Yet the question remains. What or who was the actual original source of the McPhee Creek place-name itself in the first instance? To this date, it is not clear whether there has been any attempt to connect the dots to the original McPhee namesake.

An obvious starting point for place-name researchers, amateur and otherwise, would be to first identify the earliest possible evidence of a place-name in question in old newspapers and maps. And in the case of a family name such as McPhee, we would obviously consult census records.

Researching early print and newspaper "McPhee Creek" references ...

The UBC Open Collections newspaper archive, spanning the years between 1865 and 1989, is the goto destination for newspaper searches in British Columbia. (Link) A quick search for "McPhee Creek" finds three newspaper references to new mining claims in the Nelson District between the years 1897 and 1898.

1897 August 2 Little Giant- W Donald, Bald mt, bet McPhee and Ten mi ck (later becomes Big McPhee Creek)
1897 Golden Canon - W Cumming on McPhee Creek
1898 Shamrock - T. Begley on McPhee Creek, 3 mi n e Apache Group

The last reference of the three, is particularly interesting as it refers to a miners' pack trail leading from Waterloo Landing to the Apache Group of mines near Ootischenia. These details appear on a map to be examined later below.

There are however earlier references to McPhee Creek in other historic literature, particularly with a focus on late 19th century Kootenay Mining developments. The 1895 Mining Record, describes what may be the earliest of such references, "three mineral claims on McPhee Creek between Toad Mountain and Waterloo". The full page in question can be viewed here. (Link)

Having identified 1895 as possibly the earliest reference to McPhee Creek in print, we can now look for early evidence of a "McPhee" person of interest who may have been living nearby, as well as evidence of the place-name, on creeks or other geographical landforms on early maps.

Researching historical records for "McPhee", our person of interest ...

A possible census record
The 1881 Canadian Census describes an Allan McPhee, a possible candidate, as a 35 year old male (born in 1846) Scottish Catholic labourer, living in Dartmouth, Halifax Nova Scotia, in the household of an Alfred I. Creighton (possibly a landlord). A following newspaper account of an Allan McPhee in British Columbia, reveals that he too was a native of the Maritime Provinces, with a similar, though not exact, age and birthdate. This may or may not disqualify him as our "person of potential interest to Ootischenians", but one might then ask, "Who else could this Mcphee ... really be?"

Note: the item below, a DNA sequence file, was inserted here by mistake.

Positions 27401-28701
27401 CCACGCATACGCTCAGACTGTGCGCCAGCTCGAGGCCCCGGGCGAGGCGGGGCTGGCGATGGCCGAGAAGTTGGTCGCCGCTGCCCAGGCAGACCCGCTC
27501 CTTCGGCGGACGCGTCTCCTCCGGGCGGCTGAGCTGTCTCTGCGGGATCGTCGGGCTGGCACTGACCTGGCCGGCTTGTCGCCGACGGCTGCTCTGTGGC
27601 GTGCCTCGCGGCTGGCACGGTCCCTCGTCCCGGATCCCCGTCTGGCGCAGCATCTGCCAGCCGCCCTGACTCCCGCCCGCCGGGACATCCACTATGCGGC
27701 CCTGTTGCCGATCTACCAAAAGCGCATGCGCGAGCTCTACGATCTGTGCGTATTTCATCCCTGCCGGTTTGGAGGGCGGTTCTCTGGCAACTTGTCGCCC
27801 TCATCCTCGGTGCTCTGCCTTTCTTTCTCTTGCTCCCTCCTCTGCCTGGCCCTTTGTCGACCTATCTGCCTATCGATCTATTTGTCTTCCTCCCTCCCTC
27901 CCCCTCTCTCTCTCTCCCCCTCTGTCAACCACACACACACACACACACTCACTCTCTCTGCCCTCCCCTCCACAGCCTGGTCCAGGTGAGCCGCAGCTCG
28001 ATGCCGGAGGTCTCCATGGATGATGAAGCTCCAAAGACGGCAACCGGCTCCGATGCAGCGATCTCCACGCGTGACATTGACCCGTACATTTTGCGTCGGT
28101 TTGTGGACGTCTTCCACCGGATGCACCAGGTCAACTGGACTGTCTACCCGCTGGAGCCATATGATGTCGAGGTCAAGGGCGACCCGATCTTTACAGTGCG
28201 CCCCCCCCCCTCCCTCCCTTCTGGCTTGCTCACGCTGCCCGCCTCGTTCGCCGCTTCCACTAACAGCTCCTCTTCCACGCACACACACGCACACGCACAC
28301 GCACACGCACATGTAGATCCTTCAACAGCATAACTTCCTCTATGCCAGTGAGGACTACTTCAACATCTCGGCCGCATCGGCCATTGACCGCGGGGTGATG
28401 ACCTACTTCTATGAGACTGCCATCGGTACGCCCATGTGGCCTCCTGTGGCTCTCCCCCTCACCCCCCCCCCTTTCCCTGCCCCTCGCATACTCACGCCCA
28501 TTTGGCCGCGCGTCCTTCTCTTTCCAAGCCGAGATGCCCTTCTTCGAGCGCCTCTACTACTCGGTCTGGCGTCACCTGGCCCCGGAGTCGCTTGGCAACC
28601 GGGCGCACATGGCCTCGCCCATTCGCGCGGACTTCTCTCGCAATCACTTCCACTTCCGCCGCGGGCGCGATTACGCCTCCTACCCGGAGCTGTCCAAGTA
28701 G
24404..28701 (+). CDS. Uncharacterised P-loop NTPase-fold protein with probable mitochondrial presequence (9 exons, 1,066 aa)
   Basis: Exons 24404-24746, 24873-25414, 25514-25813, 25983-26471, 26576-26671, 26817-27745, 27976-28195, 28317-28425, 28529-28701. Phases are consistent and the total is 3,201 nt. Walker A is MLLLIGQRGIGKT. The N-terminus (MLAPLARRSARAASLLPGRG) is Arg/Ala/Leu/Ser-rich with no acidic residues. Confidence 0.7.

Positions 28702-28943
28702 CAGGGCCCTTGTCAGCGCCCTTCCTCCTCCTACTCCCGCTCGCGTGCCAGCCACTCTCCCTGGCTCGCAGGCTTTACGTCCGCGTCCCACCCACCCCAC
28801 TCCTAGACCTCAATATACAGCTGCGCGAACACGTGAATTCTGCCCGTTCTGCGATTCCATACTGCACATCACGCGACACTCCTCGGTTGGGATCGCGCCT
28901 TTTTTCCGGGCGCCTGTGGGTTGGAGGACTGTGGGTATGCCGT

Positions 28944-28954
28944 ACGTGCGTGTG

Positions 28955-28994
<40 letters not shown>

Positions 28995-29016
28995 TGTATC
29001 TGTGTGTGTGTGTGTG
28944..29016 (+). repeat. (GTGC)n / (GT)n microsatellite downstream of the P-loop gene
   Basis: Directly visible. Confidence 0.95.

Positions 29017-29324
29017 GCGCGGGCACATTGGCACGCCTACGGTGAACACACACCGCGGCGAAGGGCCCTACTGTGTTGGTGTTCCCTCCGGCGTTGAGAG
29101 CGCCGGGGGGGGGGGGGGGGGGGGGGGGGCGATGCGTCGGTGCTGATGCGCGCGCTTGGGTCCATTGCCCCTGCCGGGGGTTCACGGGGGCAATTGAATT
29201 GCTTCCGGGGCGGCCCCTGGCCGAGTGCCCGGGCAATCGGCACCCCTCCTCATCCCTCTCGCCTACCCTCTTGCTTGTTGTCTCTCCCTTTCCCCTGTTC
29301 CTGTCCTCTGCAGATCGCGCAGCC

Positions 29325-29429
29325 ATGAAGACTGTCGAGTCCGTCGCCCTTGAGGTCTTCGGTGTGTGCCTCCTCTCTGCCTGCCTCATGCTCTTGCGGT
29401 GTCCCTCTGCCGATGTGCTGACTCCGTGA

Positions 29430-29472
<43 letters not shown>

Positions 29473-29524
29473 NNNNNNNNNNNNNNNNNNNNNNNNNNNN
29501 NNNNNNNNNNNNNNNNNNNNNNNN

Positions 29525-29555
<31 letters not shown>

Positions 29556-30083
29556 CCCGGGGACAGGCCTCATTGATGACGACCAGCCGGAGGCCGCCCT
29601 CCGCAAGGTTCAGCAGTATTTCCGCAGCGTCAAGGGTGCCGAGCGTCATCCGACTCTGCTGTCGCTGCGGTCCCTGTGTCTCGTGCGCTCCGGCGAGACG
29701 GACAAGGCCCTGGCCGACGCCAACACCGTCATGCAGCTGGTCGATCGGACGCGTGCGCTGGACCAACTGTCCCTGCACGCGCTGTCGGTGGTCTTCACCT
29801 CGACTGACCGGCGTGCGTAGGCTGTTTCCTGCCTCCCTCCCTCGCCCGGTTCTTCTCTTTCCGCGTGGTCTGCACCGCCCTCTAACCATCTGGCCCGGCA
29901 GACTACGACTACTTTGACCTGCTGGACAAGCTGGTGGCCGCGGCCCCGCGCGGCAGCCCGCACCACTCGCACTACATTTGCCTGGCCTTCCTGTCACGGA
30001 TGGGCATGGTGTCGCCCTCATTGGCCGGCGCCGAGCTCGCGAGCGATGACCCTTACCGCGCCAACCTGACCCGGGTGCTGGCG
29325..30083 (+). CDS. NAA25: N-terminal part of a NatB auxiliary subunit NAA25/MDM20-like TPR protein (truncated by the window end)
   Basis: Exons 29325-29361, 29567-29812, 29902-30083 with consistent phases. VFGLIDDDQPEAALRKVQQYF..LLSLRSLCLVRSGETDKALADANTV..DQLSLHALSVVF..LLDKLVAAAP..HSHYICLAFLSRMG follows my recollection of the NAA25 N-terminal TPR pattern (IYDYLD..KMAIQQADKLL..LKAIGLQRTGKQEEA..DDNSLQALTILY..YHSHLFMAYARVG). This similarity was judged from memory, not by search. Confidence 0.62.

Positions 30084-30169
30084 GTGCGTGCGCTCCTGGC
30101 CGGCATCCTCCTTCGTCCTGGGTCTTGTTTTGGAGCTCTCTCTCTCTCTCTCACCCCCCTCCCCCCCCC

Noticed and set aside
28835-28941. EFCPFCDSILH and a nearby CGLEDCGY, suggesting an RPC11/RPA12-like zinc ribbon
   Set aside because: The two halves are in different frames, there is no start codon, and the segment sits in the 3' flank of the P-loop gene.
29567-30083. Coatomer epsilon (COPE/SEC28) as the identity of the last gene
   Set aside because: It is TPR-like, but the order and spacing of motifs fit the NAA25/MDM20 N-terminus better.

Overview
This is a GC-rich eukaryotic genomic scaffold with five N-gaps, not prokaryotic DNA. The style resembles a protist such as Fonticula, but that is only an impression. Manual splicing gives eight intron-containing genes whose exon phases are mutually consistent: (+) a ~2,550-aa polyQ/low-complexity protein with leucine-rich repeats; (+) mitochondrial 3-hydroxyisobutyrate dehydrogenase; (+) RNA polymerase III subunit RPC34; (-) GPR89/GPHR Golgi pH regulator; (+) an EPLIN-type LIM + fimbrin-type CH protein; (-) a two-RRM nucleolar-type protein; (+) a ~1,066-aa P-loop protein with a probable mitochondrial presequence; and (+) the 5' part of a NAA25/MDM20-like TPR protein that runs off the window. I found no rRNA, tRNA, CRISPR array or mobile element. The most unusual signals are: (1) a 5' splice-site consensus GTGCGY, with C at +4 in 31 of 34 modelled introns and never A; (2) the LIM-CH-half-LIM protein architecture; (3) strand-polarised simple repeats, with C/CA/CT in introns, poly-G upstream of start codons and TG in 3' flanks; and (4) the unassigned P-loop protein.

Looking at historic newspapers
Once again, off to the UBC Open Collections. Obviously knowing the current location of the Ootischenia McPhee Creeks, we now filter our search to zero in on known historic mining towns as near as possible to this location, and we find this:

The Miner, Nelson B.C., Saturday, February, 21, 1891

"Sheet-iron works have been established at Sproat, with Allan McPhee, a skilled blacksmith, as manager, he will make a specialty of shutters for doors and windows."

A search for "Allan McPhee" returns several more references. A New Denver paper reported an "A. McPhee and A. McKay leasing the Wharton Sawmill, placing a J. Clement in Charge." It was known that this mill supplied lumber and shingles for the fledgling mining camps, around New Denver, and this leaves us with the possibility that Mr. A. McPhee may have personally resided there as well in the early 1890s, prior to working at Sproat.

Aside from tin-smithing, Allan McPhee is also reported to have made a request for someone to claim a stray horse that had wandered onto his property at Sproat's Landing, in February, 1892. This clipping reveals a thoughtful man of good will and moral character.

A reference to Allan McPhee as a postman at Sproat is particularly interesting, describing an episode at Ward's Ferry involving his mule train enroute to Nelson and Ainsworth. This episode proved to be worthy enough to inspire further research into the actual track of his mail route on existing maps. These and other clippings are posted here in transcripted form, (Link), but the final newspaper clipping is the most revealing, and it is reproduced below in its entirety.

The  Ledge, New Denver, B.C., April 4,1895 (Link)